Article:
Proxy firewalls function by acting as a true intermediary between the client and the server. Traditional stateful inspection firewalls simply analyze traffic to determine whether it should be allowed before passing it directly to the protected server. Proxy firewalls, on the other hand, actually establish connections with both the client and the server, allowing them to inject themselves into the connection stream. This provides them with the ability to perform deep application-layer inspection of traffic to identify application-level attacks, such as SQL injection exploits.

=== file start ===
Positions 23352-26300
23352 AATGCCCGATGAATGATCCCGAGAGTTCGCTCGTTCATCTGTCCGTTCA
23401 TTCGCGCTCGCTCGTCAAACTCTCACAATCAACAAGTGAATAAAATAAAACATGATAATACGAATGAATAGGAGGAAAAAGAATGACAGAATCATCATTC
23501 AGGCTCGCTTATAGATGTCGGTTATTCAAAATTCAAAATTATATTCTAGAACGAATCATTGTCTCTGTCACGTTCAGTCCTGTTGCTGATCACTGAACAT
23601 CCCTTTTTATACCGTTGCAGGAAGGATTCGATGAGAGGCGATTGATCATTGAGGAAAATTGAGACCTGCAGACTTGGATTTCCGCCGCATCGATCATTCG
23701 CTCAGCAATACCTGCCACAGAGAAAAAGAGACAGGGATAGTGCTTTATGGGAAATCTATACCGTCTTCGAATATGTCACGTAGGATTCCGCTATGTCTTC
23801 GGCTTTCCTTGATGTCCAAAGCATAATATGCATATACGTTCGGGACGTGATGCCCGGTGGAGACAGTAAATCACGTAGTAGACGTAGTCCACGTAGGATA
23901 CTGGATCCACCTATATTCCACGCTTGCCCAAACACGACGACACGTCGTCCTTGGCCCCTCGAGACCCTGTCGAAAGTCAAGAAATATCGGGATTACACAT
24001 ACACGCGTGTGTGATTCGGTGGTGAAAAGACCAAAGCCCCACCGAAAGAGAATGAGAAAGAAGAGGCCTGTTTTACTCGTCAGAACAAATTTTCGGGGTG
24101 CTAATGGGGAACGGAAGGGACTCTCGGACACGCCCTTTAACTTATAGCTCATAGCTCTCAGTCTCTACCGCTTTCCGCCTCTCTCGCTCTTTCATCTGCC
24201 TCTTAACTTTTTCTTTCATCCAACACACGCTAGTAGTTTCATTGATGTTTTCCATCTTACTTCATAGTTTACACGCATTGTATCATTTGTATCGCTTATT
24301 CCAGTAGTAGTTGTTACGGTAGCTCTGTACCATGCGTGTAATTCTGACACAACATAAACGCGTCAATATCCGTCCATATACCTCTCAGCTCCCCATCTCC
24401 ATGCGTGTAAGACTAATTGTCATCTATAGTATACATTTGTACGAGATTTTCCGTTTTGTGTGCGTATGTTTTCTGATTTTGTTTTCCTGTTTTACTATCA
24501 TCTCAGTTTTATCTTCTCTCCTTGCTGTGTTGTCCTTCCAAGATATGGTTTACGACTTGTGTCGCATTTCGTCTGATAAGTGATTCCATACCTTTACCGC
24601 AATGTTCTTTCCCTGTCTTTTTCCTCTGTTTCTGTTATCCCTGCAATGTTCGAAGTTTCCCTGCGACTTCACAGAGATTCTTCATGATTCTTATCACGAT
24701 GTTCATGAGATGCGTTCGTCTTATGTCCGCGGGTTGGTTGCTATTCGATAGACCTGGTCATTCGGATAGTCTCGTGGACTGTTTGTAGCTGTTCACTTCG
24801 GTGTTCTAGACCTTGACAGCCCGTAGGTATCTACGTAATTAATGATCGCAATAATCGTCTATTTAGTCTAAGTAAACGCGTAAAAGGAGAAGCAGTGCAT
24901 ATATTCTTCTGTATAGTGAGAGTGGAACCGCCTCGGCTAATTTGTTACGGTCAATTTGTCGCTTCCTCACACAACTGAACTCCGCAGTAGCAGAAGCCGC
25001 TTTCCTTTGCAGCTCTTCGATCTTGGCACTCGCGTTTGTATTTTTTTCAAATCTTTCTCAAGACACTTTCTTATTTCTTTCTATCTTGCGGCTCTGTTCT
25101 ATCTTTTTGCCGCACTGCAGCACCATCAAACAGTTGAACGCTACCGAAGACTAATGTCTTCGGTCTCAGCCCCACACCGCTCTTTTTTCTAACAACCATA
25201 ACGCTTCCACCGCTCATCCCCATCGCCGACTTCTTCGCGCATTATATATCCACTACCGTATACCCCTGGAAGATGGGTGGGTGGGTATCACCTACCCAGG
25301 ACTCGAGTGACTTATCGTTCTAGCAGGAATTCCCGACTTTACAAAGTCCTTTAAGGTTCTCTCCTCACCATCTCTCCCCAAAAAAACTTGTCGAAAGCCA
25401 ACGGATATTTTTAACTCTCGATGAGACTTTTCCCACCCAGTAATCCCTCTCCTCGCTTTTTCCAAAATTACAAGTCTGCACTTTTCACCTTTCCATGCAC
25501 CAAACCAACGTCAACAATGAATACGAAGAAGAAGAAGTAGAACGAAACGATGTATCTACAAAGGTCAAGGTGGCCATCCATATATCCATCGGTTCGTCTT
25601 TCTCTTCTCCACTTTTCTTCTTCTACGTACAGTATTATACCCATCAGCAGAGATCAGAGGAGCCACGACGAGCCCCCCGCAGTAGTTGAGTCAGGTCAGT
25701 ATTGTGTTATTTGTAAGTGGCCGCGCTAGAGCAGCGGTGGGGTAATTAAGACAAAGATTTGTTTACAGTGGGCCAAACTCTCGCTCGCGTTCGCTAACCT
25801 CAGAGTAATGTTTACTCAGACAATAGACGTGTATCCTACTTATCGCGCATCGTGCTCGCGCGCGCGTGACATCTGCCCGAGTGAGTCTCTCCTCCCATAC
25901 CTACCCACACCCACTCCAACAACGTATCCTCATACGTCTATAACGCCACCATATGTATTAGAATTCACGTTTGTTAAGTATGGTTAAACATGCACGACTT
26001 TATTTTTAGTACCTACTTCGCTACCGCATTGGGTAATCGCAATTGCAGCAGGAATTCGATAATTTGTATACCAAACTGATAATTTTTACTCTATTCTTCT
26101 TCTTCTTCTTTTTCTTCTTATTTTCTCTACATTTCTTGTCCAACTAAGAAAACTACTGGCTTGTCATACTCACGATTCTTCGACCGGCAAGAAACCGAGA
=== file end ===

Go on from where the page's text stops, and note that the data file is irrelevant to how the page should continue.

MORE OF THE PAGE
The main disadvantage to proxy-based firewalls is their cost. They are significantly more expensive than standard stateful inspection firewalls both in terms of actual financial cost and processing time used. The best way to compensate for this is to use the proxy features sparingly. If an application will not significantly benefit from proxy filtering, disable application filtering for that particular rule. This will help to squeeze maximum performance out of the firewall.
This was first published in June 2009